An Approach for Scrum in a Fixed-Price Contracts World

15 March 2013

Manuel Borja
bit2bit

We know a fixed-price contract is maybe not the best alternative when applying Scrum to a software development project. However, some organizations will not change the way they approach contracts for software development projects. What if this organization is Waterfall-minded and is going to experiment with its first Scrum project? What if the RFP has a set of fixed requirements?

In our case, the latter is the most frequent situation we run into, and we needed to find a way to somehow make Scrum feasible. I would like to share our experience.

The RFP

The first step is the RFP. Sometimes the RFP has a unique list of clear requirements (which we know will change), and sometimes the RFP has an ambiguous narrative description of the product. Whatever the case, an organization will hardly have a clear product definition at the beginning. Our mission is to deliver the highest value we can, so maybe we would be tempted to create some user stories and some epics. However, we should also consider that if we have too many epics in our proposal, we may fail big and end up losing money. Nobody wants that.

So what we do is transform the RFP scope in a product backlog. We try to avoid epics and create a backlog full of user stories whose cost is feasible for our proposed fixed price. We know that trying to be specific implies waste, but we consider that part of the cost of sales. Regarding value, we will have an opportunity to fix that at the beginning of project execution, as we see in the next section.

Deliverables

What about deliverables? Traditional fixed-price contracts are based on traditional Waterfall deliverables, such as analysis document, design document, etc. This is where we have to make use of negotiation and persuasion skills for explaining that they will have the required documents, but at some other moment during the project. Some documents will be created incrementally if our Definition of Done says so, and some will be created at some specific point — usually after development or user acceptance phases. Our development phase deliverables will be working software demos ready at the end of each iteration. Worried faces are usual at the beginning.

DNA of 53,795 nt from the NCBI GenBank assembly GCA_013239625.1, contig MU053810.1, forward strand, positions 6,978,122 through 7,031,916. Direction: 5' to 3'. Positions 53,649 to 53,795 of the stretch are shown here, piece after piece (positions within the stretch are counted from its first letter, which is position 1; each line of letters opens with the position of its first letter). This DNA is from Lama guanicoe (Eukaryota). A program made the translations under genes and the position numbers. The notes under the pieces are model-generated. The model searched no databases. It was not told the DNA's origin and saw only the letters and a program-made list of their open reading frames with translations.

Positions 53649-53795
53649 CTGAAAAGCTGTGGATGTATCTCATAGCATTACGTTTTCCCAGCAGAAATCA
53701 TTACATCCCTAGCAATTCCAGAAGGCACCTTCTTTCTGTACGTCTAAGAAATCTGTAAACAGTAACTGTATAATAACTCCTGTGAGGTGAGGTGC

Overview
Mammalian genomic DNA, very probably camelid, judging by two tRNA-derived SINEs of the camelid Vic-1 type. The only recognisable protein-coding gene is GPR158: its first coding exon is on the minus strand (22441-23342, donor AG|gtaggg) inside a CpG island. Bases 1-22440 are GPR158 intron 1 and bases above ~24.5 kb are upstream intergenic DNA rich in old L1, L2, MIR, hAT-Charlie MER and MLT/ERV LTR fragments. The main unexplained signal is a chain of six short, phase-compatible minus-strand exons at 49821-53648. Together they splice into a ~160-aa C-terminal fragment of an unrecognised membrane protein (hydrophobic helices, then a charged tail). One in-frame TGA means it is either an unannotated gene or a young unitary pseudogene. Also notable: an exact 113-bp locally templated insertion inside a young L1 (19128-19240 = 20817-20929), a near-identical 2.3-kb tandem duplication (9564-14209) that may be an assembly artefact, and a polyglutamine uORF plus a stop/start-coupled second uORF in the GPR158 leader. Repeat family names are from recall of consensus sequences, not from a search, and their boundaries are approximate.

Reviewing the product backlog

As part of the methodology, we propose a revision of the product backlog as the very first step in the project. Conversations during this ceremony are quite interesting. One example is when the scope was defined months ago and customers are worried because of an out-of-date scope. These are the ones who will like Scrum the most.

The first thing we do in this meeting is present the product backlog. Each user story will have a number that represents its size. We like using kilos for size. At this point we explain to the customer that he has bought "the right to n kilos of work." Then we explain the Scrum process and wait for the two classic questions:

  • "What if we use more Kilos?" We answer nicely but simply: You pay.
  • "What if we use fewer kilos?" There are a number of alternatives for answering this question! It has never happened for us that a project ends with fewer kilos than planned, though.

We also communicate that the product owner is the king of the product backlog. The desired output of that scenario is a defined product owner and a language of product backlog items and kilos. Sometimes, for reducing the size of change, the term "user story" remains internal to the team and we use "requirements" with the product owner and other stakeholders.

Management of product backlog and change control

One of the concerns of the product owner is the total number of kilos. We review it during iteration planning and iteration review meetings. Usually, if the customer organization has a significantly bigger product backlog full of high-value items, there will begin a change-control process for increasing the number of kilos they have available.


Opinions represent those of the author and not of Scrum Alliance. The sharing of member-contributed content on this site does not imply endorsement of specific Scrum methods or practices beyond those taught by Scrum Alliance Certified Trainers and Coaches.



Article Rating

Current rating: 3 (3 ratings)

Comments

Anthony (Tony) Shawver, CSP,CSM, 3/15/2013 8:08:22 AM
I like to see more articles these Professional Services focused topics with more depth.
Scott Ocamb, CSM, 3/16/2013 11:45:29 AM
Manuel, do you have any thoughts on how an estimate, price and timelines are derived?
Manuel Borja, CSP,CSM,CSD, 3/16/2013 4:15:41 PM
That is a good question. It's very different from company to company so I will describe my personal approach. Let's suppose the team will work full time in one only project so it does not get complicated. Let's suppose it's a software development services company.

Estimating